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Posted by Raisin01, on 2004-09-13 13:58:42

How do I simulate miniature rivets for a factory scene...

Hi everyone, I will be building a factory scene in the near future, and have been looking for a substitute for the 'rivets' on machines/conveyor belts etc...but have had no luck. I have considered modelling clay, but would prefer the rivets to be of uniform shape. Also, is there anyway i can create a convincing metal surface relatively cheaply?! Thanks for your time Raisin ;)

Posted by designkat1969, on 2004-09-13 16:46:51

Raisin, You can get rivet castings at well stocked hobby shops (especially model railroad shops) at various scales up to 1/24 scale. For simulating old iron. Paint the object with flat black paint and use powdered graphite rubbed onto the surface to bring out the detail and give it that weathered iron look. You can use rust colored chalk to give it a rusty weathered appearance as well. For shiny metal surfaces, you can use real metal such as aluminum foil applied to the surface with spray adhesive. Then you can weather to suit the scene. Designkat

Posted by Nick H, on 2004-09-13 17:26:02

I found two ways when I needed to do some. You can use sewing pins if that's the size you want, the rounded head looks just right. You might need to cut the pin so it's shorter, and pre-drill the holes. But for rivets in sheet metal, get some silver card. Use a drill to make a shallow hole in a piece of metal or hard wood fixed onto the flat table of your drill press. That will form the outside of the rivet. Then round off the tip of a nail or piece of steel rod and put that in the chuck like a drill bit. Mark on the back of the card where you want to put the rivets. Don't turn the drill on, just use the lever to press the nail on the back of the card so it is pushed into the hollow underneath. Turn the sheet over, and you've got a bump on the card that looks like a rivet. You can make sheets with rows and rows of rivets fairly quickly this way. (If you could replace the needle in a sewing machine you could practically automate the process!) Then you age the silver card with some black and some rust colours. I'm sure copper sheet would work even better for this, and maybe very thin aluminium or brass sheet would do. I used the silver card, it worked really well. Plain card might work, but the silver on the card I used acted almost like a thin foil and stretched into the hollow to make a nicely rounded rivet. If I pressed too hard, the card would cut slightly on one side, which was ok if I didn't overdo it, it made the rivet stand out more. Probably you could do it with styrene sheet if you had something like a very low temperature soldering iron, or could fit a metal tip into a hot glue gun maybe, I haven't tried this. For compound curved surfaces where cou can't put card on, I've sometimes put on tiny drops of epoxy glue and let them dry.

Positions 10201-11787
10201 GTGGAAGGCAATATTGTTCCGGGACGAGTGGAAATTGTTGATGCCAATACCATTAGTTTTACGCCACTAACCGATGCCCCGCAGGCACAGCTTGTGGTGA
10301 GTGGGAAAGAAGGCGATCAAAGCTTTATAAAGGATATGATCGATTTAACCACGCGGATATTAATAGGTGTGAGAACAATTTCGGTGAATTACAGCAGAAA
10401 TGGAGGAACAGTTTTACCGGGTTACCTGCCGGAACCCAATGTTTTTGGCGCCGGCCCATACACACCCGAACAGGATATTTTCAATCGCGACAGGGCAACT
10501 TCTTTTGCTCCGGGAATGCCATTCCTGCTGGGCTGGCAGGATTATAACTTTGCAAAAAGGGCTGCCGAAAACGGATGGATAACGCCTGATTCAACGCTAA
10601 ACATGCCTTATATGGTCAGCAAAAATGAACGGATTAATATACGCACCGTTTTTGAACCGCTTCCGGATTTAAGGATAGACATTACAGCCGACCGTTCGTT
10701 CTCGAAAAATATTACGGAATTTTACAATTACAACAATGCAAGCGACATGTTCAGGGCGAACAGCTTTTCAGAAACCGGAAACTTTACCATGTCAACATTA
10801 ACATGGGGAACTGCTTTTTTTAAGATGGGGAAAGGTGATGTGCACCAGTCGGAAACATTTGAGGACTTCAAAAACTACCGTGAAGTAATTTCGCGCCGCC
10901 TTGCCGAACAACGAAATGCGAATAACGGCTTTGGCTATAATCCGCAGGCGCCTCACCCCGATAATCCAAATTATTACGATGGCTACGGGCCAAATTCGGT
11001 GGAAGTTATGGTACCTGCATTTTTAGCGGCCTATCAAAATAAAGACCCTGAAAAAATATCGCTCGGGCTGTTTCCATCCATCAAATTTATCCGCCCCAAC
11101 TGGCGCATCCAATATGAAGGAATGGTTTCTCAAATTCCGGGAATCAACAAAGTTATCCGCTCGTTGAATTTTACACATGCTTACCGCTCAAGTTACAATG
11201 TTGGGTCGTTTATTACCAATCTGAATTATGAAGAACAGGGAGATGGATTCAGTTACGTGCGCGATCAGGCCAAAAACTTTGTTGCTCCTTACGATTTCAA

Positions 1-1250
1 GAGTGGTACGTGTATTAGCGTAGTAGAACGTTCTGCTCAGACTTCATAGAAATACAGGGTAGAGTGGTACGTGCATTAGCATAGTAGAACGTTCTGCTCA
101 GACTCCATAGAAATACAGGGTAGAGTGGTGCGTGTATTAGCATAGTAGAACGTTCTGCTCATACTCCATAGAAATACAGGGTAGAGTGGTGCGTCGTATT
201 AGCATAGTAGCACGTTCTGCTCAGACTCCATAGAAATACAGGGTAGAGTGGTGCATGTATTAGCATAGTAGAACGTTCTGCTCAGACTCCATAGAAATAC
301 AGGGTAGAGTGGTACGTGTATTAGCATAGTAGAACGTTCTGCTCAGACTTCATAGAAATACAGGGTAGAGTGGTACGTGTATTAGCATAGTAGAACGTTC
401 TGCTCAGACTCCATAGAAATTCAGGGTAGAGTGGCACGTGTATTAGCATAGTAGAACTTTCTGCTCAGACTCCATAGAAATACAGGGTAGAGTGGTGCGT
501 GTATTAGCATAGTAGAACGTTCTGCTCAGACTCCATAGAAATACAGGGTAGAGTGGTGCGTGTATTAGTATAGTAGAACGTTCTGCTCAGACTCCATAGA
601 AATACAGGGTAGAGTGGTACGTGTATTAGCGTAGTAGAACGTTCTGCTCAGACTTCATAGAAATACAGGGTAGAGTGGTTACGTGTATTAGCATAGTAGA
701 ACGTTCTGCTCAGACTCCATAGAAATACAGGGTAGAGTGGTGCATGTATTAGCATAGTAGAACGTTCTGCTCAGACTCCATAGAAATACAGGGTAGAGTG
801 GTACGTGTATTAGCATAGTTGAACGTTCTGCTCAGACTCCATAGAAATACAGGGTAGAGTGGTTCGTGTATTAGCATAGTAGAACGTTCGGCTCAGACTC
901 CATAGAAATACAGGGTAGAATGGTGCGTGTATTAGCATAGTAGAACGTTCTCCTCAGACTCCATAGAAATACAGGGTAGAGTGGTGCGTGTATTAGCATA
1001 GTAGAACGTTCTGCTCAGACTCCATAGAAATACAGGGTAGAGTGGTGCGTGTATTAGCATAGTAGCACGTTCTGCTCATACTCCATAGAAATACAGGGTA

Posted by Yuji, on 2004-09-13 17:35:20

I've seen this tool at Micro-Mark. Don't know if this is the size rivets you are looking. http://www.ares-server.com/Ares/Ares.asp?MerchantID=RET01229&Action=Catalog&Type=Product&ID=60643

Posted by Eric Scott, on 2004-09-13 23:23:10

I can't remember what the damn thing is called but there's this little tool that looks like a tiny pizza cutter only the "wheel" part has teeth. The idea is that you just roll it along the surface of your sheet metal and it will put dimples in for you (all evenly spaced apart). Then you can use Nick's method to finish the job. I thought I saw one at MicroMark but I can't seem to find it. It's often used as a weathering tool for models or maybe a marking tool?

Posted by Raisin01, on 2004-09-14 12:26:36